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Periodontal Disease & Total Body Health

 

Can gum disease cause health problems beyond my mouth?

Periodontal Disease and Diabetes

Diabetes mellitus is a major medical problem. According to the American Diabetes Association, 25.8million people (8.3% of the population) in the United States are affected with diabetes. Diabetes has dramatic effects on the function of the body’s host defense cells responsible for fighting infections. Periodontal disease is often considered the sixth complication of diabetes, especially when not well controlled. In 2003, the National Institute of Dental and Craniofacial Research reported that people with Type II Diabetes are three times more likely to develop periodontal disease than non diabetic individuals.There are many oral health complications associated with diabetes, which include, gingivitis, periodontal disease, salivary gland dysfunction, increased susceptibility to infections, cavities, abscesses, early loss of teeth, and loss of taste. Diabetes mellitus is considered one of the major risk factors for periodontal diseases. Several epidemiological studies on Type I and Type II Diabetes, conducted by Loe, label periodontal disease as the sixth complication of diabetes (Loe 1993, Diabetes Care) Studies have shown that patients with uncontrolled diabletes experience more extensive and severe periodontal disease than patients who maintain excellent diabetic control. Many long term studies have illustrated that individuals with diabetes are three times for likely to show signs of bone loss, deep pocket depth, tooth mobility, and early tooth loss than healthy individuals (Van Dyke TE 2008 J Periodontol).

Severe periodontal disease can increase blood sugar, thereby increasing a diabetic patient’s risk for complications. Therefore, diabetics who have periodontal disease should be treated to eliminate the periodontal infection. This recommendation is supported by a study reported in the Journal of Periodontology in 1997 involving 113 Pima Indians with both diabetes and periodontal disease. The study found that periodontal infections were treated, the management of their diabetes was noticeably improved.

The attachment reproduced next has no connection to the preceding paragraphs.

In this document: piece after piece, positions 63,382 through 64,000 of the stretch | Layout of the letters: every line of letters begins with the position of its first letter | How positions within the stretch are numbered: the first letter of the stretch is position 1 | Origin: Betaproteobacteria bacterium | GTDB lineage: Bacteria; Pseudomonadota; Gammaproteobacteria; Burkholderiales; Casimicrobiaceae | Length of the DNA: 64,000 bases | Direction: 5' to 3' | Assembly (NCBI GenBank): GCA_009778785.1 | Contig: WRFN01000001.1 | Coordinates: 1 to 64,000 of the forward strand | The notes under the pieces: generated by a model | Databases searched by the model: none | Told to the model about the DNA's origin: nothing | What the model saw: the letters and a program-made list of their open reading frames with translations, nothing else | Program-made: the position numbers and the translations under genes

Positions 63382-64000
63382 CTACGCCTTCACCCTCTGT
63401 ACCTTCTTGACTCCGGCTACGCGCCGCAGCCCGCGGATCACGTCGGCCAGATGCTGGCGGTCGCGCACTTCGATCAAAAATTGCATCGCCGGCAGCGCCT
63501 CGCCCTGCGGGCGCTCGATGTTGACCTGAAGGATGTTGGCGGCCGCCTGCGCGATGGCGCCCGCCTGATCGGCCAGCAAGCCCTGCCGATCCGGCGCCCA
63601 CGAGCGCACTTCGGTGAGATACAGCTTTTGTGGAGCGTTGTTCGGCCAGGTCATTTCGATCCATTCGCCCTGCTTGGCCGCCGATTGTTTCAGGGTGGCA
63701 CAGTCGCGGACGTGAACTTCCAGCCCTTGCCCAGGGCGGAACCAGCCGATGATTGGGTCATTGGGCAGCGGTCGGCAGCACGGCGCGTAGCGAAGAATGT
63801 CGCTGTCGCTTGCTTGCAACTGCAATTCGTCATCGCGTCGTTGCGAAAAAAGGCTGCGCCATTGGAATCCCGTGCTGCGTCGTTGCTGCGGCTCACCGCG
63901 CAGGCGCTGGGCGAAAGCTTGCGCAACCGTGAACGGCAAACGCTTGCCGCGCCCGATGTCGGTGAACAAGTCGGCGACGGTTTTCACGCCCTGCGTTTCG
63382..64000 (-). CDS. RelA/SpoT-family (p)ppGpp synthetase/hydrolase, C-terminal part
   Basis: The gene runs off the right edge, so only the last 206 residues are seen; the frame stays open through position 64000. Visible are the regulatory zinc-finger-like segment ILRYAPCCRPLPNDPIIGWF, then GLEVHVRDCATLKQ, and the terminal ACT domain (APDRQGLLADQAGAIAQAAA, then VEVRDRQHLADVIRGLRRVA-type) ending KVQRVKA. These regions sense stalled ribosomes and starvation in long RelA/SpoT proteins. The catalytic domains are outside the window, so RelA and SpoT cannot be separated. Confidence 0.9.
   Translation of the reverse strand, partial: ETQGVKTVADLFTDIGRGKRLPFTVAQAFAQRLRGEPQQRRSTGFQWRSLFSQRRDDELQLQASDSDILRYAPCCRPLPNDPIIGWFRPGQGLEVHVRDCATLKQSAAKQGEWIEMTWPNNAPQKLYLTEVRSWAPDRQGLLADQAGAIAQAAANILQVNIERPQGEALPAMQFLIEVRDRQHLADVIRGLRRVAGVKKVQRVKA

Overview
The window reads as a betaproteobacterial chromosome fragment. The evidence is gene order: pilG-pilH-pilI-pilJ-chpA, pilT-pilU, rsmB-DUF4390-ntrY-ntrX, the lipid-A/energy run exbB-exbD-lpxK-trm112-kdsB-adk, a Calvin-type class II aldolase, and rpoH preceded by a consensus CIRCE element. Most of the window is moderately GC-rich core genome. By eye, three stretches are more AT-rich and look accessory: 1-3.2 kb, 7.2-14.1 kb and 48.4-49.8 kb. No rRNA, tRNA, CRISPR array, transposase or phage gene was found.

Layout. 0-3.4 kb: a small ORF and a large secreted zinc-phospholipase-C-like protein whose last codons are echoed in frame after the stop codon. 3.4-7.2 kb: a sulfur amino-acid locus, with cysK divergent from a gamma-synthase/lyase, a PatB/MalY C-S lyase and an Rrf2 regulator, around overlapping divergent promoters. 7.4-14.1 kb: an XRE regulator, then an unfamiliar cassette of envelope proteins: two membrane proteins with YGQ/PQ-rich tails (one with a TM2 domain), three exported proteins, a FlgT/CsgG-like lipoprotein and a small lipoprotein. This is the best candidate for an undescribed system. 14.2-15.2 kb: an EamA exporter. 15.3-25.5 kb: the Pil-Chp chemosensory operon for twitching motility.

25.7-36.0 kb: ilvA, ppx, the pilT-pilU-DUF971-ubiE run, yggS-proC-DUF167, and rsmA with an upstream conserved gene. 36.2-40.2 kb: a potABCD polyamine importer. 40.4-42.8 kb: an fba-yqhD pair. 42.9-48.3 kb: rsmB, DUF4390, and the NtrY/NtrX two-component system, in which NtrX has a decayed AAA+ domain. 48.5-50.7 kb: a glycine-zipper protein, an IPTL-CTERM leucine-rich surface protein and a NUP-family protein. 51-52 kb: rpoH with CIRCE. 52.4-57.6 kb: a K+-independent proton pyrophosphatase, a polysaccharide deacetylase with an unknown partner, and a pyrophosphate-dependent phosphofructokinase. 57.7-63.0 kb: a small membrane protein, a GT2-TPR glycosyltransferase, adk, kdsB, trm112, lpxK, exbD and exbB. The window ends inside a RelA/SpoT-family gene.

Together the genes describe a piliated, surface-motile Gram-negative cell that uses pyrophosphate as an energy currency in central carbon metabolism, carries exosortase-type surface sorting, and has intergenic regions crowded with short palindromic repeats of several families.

Several mechanisms have been proposed to explain the greater incidence and severity of periodontal disease in diabetics. Experts suggest the relationship between diabetes and periodontal disease can worsen both conditions if either condition is not properly controlled.

Decrease in host defense: the immune system may not function properly in people with diabetes, thereby increasing the risk of periodontal disease. Diabetes tends to increase susceptibility to bacterial infection by decreasing the effectiveness of cells that kill bacteria.

Enhanced inflammation: Diabetes may cause the production of higher levels of inflammatory cells, which can lead to greater bone loss.

Damage to capillaries: Changes in the small blood vessels seen in the retina and kidney of diabetic patients, can also occur in the periodontium. Damage to the capillaries in the gums may reduce the blood supply and thereby limit the actions of the defense cells in response to bacterial plaque.

Poor oral hygiene: It is essential for diabetics to maintain excellent levels of oral health. When daily brushing and flossing does not occur, the harmful oral bacteria can ingest the excess sugar between the teeth and colonize more freely below the gum line. This exacerbates the metabolic problems that diabetes sufferers experience.